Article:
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Hung out to dry

By Caitríona McKenna

Taoiseach Brian Cowen faced immense criticism following an interview last month on RTÉ’s Morning Ireland radio programme, which he attended after a late night conference in Galway.

Fine Gael’s Simon Coveney said on the social networking site Twitter that the interview was uninspiring and that the Taoiseach “sounded half way between drunk and hung-over and totally disinterested”.

This incident sent not only the country but the world into uproar, sparking a debate in the global media as to the capability and leadership of our Taoiseach. It resulted in 457 articles in over 400 publications worldwide, as well as over 1600 tweets –  all in less than 24 hours of the interview.

More attention has now been drawn to the stigma of working after drinking the night before, or in most cases, a mere few hours before work.  However, being Irish we are generally known for drinking – it is, after all, in our culture.  “After-work drinks” in order to get to know each other are basically a tradition at this stage, or even used as a way to unwind at the end of a long day and have a laugh with colleagues.  Drinking is both advertised and encouraged – as, for example, in promotions for “your local pub” on the radio. So where do we draw the line?

Cowen confronted about his Morning Ireland interview

Katie Lawlor (20), a student from Dublin, says, “It doesn’t seem to be too much of a big deal if students are a bit worse for wear the next day since we generally just have to go to lectures… I think it definitely depends on what you have to do the next day – like if you have an exam or presentation you’re not going to stay out half the night, it’s just common sense. Same thing if you’re in a 9 to 5 job, if you have a lot of work to do the next day and certain responsibilities then you shouldn’t be going into work still drunk, so it’s even more unacceptable when it’s someone in as high a position as the Taoiseach.”

Ken O’Mara (34), a construction worker from Dublin, thinks we have a right to go out for a drink if we feel like it.  “I’ve gone into work a bit rough after a night out and would feel like death while on the job, but I wouldn’t be able to afford to miss work so I have to go in.  At the same time, what I do in my spare time or on a night out is my prerogative, it’s my personal life, so why shouldn’t I go out and enjoy myself if I want to?”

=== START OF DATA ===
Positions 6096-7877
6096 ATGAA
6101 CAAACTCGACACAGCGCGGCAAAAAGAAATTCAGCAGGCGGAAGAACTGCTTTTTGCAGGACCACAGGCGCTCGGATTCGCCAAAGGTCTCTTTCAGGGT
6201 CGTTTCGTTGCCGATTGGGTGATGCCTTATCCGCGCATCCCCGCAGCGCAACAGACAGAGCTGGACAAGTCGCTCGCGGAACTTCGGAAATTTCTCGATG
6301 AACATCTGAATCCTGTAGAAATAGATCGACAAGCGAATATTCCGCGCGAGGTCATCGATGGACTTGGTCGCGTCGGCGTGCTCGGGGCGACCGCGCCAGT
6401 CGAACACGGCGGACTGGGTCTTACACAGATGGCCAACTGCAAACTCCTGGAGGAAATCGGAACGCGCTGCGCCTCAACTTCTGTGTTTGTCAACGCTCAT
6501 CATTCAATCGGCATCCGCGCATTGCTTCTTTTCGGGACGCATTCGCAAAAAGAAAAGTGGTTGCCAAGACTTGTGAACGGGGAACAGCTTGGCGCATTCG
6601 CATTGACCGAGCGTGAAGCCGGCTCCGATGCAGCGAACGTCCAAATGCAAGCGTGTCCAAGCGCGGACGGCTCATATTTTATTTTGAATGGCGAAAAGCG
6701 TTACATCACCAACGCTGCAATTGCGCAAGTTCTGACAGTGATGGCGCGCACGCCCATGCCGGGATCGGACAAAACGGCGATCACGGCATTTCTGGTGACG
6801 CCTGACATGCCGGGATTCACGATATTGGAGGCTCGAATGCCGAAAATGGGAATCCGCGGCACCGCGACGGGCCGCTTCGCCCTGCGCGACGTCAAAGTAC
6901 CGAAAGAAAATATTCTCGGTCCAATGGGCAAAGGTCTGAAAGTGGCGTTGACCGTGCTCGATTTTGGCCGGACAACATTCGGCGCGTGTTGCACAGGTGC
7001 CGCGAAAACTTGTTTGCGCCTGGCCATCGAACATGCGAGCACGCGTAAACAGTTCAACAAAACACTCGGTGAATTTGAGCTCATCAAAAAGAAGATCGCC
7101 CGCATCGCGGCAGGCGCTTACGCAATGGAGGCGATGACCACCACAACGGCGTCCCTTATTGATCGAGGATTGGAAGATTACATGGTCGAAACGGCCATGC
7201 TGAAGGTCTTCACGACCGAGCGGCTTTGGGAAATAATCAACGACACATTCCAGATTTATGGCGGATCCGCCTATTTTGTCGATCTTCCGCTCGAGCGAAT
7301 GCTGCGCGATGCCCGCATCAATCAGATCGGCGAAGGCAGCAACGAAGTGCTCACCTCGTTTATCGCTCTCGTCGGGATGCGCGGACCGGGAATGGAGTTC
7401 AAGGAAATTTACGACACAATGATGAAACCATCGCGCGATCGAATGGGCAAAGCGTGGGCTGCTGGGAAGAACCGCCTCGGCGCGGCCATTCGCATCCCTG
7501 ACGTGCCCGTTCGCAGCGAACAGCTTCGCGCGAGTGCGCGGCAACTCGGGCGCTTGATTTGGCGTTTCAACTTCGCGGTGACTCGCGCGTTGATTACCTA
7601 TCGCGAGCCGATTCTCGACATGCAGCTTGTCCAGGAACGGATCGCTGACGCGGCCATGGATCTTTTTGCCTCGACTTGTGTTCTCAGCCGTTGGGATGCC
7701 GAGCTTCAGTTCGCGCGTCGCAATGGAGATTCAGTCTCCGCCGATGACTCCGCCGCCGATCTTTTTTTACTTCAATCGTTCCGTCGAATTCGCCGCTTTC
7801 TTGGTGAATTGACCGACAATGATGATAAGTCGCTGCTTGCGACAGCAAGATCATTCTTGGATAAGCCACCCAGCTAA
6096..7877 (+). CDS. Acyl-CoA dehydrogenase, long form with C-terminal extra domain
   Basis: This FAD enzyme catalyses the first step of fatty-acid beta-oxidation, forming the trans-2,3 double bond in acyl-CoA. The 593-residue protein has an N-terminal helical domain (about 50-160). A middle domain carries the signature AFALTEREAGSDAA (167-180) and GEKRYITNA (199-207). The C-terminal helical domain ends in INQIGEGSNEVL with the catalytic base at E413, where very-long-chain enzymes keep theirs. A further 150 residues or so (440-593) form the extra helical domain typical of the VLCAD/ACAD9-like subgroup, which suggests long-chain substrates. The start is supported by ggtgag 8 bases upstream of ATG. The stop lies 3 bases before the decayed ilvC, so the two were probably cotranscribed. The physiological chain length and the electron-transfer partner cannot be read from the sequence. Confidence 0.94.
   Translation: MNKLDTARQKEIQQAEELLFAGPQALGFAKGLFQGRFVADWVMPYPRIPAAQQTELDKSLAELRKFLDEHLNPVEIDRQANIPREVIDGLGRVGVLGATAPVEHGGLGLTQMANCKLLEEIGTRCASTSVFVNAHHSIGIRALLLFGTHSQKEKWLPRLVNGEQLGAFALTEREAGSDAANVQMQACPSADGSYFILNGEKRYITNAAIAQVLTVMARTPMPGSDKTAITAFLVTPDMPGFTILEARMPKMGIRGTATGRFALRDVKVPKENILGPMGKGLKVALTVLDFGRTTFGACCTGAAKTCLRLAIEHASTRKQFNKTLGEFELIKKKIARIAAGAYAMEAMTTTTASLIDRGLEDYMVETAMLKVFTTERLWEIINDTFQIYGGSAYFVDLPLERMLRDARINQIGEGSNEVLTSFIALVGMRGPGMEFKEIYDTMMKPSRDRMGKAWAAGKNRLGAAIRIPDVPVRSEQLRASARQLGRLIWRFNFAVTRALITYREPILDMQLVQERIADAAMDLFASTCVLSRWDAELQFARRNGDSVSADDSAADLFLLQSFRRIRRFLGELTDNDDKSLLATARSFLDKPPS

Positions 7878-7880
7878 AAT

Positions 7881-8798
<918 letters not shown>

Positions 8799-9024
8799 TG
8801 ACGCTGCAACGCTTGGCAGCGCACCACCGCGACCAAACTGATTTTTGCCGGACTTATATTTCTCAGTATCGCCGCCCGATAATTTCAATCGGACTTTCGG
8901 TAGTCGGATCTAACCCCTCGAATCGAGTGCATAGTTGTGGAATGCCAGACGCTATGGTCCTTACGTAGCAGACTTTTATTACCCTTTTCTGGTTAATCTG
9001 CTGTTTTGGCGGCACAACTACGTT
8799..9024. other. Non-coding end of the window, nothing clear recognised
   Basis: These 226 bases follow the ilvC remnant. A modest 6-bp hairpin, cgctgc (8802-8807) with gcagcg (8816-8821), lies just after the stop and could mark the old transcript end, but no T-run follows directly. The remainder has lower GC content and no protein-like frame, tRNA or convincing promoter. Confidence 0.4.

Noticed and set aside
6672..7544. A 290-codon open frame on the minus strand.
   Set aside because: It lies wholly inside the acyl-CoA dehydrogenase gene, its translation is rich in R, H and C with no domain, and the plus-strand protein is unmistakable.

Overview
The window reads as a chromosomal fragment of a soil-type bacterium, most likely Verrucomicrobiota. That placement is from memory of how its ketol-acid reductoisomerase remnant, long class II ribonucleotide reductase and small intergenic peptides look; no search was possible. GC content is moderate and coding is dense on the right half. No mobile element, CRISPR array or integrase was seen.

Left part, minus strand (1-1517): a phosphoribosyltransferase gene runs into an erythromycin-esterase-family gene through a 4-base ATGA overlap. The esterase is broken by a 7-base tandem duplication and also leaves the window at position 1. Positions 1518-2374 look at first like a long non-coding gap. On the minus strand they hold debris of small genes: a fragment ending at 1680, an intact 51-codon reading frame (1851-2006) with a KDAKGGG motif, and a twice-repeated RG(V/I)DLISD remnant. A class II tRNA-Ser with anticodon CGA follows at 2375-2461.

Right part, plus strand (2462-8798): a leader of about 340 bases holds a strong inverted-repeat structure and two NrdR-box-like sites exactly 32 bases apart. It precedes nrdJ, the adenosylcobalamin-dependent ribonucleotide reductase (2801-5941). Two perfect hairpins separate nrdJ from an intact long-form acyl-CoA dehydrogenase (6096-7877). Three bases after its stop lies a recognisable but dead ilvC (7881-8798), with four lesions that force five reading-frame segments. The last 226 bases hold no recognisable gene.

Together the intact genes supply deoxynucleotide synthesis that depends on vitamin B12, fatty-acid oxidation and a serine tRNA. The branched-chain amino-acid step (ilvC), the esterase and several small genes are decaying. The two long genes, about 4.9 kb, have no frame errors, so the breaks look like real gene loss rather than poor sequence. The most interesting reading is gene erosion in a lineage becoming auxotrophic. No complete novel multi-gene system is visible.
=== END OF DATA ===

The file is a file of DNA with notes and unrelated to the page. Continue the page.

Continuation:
Kevin Doyle (60) from Lucan disagrees with this and thinks that we shouldn’t go out on a work night if it is going to affect our work the next day.  “There’s a safety hazard with certain jobs like bus or truck drivers or construction workers, if they’ve been out drinking the night before there’s always the question of how well can they do their job.  Everyone should have their own work ethic and responsibility when it comes to drink.  And it’s totally different when it’s the premier of the country or just regular Joes like you or me.”

Marie O’Connor (56), an accountant from Cork thinks that what you have to do for work should come first and that weekends are for going out.  “You shouldn’t work and drink, in any job, from Monday to Friday.  No-one should drink late when they have work the next day because you can’t concentrate…you shouldn’t mix pleasure with work.”

It is apparent that many people feel strongly when it comes to the stigma that has been attached to drinking when in work the next day, but no matter how many people complain and say it is a disgrace it doesn’t seem likely that it will stop people going out for after-work drinks any time soon. As I said, it is in our culture, and perhaps what needs to be done in order to move away from this stigma (as with anything) is to find a balance when going for a few when we have work the next day.  There will always be someone who says “just one more”, but that’s when you have to decide for yourself if you can afford to indulge, or if it will affect your capability in work or with your responsibilities the next day.

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